Floating Tents Made By Treehouse Architect Can Be Assembled In Backyards
Everyone loves the great outdoors, but some enjoy it more than others. Camping is a popular hobby for many, and if that includes you then you won’t want to miss this innovative idea.
Alex Shirley-Smith is a Treehouse architect, which just about sounds like the coolest profession in the world. Smith has taken his architectural expertise and created a solution that many lovers of Mother Nature will appreciate.
His creation is called Tentsile, and it’s a portable tent solution that can easily be taken on your travels. Treehouse architecture faces many challenges, and this floating tent solves many of them by assembling between any three points. The points selected will act as the primary system of support for the floating tent.
Smith has worked as an architect for roughly 15 years and one of his goals has been to design as maximum a use of space as possible with relatively minimal materials.
The name Tentsile came from the technology of tensile strength being used in the design, and that overall principle is responsible for the shape of the tent.
If you’re wondering how usable these tents actually are, or in other words, how likely are they to collapse when you’re inside it, fear not! These suspended tents are strong enough to hold four people in the air. Imagine how cool it would feel to be floating in the air between the trees and enjoying all of the nature around you!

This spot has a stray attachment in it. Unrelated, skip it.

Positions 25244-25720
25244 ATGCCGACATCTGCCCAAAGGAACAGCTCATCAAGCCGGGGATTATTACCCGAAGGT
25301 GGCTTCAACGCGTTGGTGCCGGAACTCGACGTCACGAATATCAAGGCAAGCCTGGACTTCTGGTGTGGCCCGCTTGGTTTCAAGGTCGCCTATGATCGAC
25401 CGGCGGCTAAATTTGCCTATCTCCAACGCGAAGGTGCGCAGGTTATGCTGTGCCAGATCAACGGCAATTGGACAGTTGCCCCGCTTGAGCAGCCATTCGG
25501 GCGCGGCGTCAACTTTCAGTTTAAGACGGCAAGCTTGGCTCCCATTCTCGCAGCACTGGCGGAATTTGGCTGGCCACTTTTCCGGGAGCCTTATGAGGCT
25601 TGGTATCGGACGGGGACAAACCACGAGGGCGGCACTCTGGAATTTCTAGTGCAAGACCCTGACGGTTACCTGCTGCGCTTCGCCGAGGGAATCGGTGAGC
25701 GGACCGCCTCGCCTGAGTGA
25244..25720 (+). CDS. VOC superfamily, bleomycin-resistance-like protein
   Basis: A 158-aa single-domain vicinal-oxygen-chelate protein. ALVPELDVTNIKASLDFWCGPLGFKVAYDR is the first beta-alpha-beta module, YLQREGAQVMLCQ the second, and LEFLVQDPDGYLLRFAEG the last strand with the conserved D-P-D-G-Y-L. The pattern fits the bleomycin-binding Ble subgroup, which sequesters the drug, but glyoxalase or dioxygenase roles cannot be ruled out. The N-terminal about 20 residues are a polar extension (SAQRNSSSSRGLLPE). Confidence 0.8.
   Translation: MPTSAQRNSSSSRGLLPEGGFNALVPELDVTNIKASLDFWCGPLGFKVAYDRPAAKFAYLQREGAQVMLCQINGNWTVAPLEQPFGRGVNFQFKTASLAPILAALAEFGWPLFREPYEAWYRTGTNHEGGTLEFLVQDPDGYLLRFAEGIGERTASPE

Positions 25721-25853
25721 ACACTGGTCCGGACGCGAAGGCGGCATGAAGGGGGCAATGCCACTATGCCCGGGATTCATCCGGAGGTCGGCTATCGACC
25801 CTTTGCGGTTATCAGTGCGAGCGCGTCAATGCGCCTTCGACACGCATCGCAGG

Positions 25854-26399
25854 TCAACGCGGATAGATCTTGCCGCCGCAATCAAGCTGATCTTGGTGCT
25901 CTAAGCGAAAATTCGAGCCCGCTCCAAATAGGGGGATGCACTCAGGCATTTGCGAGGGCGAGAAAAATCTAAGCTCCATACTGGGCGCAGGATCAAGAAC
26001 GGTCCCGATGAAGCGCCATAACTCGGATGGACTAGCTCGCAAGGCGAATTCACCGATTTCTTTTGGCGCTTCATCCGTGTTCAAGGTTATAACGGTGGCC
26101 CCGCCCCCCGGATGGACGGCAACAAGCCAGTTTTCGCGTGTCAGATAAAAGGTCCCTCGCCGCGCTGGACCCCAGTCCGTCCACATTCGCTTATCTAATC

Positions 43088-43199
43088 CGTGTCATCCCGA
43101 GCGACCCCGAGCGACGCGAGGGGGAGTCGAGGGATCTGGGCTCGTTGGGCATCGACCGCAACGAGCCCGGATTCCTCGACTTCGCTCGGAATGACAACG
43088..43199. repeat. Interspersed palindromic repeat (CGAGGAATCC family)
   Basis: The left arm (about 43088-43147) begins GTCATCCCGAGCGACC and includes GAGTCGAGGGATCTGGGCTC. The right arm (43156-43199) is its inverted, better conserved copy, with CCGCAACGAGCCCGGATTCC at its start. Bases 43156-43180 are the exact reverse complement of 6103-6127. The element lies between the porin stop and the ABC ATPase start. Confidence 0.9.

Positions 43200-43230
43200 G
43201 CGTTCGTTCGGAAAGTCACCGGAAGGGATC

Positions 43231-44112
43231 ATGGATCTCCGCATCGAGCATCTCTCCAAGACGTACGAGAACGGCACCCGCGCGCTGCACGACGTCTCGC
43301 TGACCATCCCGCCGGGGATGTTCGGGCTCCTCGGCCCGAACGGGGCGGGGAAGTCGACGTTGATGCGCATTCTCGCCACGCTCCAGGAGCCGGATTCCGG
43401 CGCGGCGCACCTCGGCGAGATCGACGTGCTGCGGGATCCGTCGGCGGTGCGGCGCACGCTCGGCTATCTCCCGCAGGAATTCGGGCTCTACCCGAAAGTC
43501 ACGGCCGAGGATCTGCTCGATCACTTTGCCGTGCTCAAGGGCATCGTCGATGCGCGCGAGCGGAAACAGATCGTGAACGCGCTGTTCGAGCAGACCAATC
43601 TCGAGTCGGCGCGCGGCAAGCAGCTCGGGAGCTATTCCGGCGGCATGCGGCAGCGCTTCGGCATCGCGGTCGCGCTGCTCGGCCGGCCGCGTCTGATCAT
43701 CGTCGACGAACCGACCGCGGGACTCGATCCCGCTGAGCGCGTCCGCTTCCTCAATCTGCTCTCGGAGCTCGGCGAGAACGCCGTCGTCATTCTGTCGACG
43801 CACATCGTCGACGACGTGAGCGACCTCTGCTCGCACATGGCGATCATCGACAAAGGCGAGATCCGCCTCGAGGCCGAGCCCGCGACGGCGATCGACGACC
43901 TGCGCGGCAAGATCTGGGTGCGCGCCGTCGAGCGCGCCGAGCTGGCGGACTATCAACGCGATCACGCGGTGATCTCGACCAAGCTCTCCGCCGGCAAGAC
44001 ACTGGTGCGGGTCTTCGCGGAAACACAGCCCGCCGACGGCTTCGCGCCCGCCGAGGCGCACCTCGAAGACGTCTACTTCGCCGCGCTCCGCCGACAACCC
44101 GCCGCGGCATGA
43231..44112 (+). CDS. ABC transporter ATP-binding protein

Like much modern design, Smith claims to have gotten inspiration for his design from nature itself. Spiderweb technology and principles already existing in nature were an integral part of Tentsile’s creation.
“Spiders always use three main anchoring points, and then their web finds its own position in space that acts as a circle in between those 3 points,” says Smith. “So, as long as you’ve got 3 points to anchor from, Tentsile will find a central position to form its own shape inside of that triangle. The whole idea is kind of taken from spider’s web technology or basically what already exists in nature. Biomimicry at it’s finest.”
After constructing and refining 11 prototypes in total, Smith and his partner Kirk Kirchev have finally released a model suitable for mass production – The Tentsile Stingray. The total parts involved include only three tree straps, one fly sheet, and two poles. With those minimal parts, the Stingray can shelter up to four people while suspended in mid-air. If you’re thinking how complicated this tent must be to set-up, it actually only takes about 10 minutes to assemble and a couple minutes to disassemble.
The main purpose of the tent is that of a camping alternative that will keep you comfortably and safely suspended above most animals, bugs or even just those uncomfortable rocks. Long term, the design could also prove the basis for a new type of eco-village.
Co-creator Kirchev has a dream of eventually creating a community of structures built on the same tensile technology, where completely mobile villages could be put together and taken apart in a single day, leaving little to no impact on nature.
Innovation at it’s finest, and it’s always cool to see ideas like this inspired by nature itself! Share with a friend that loves innovation!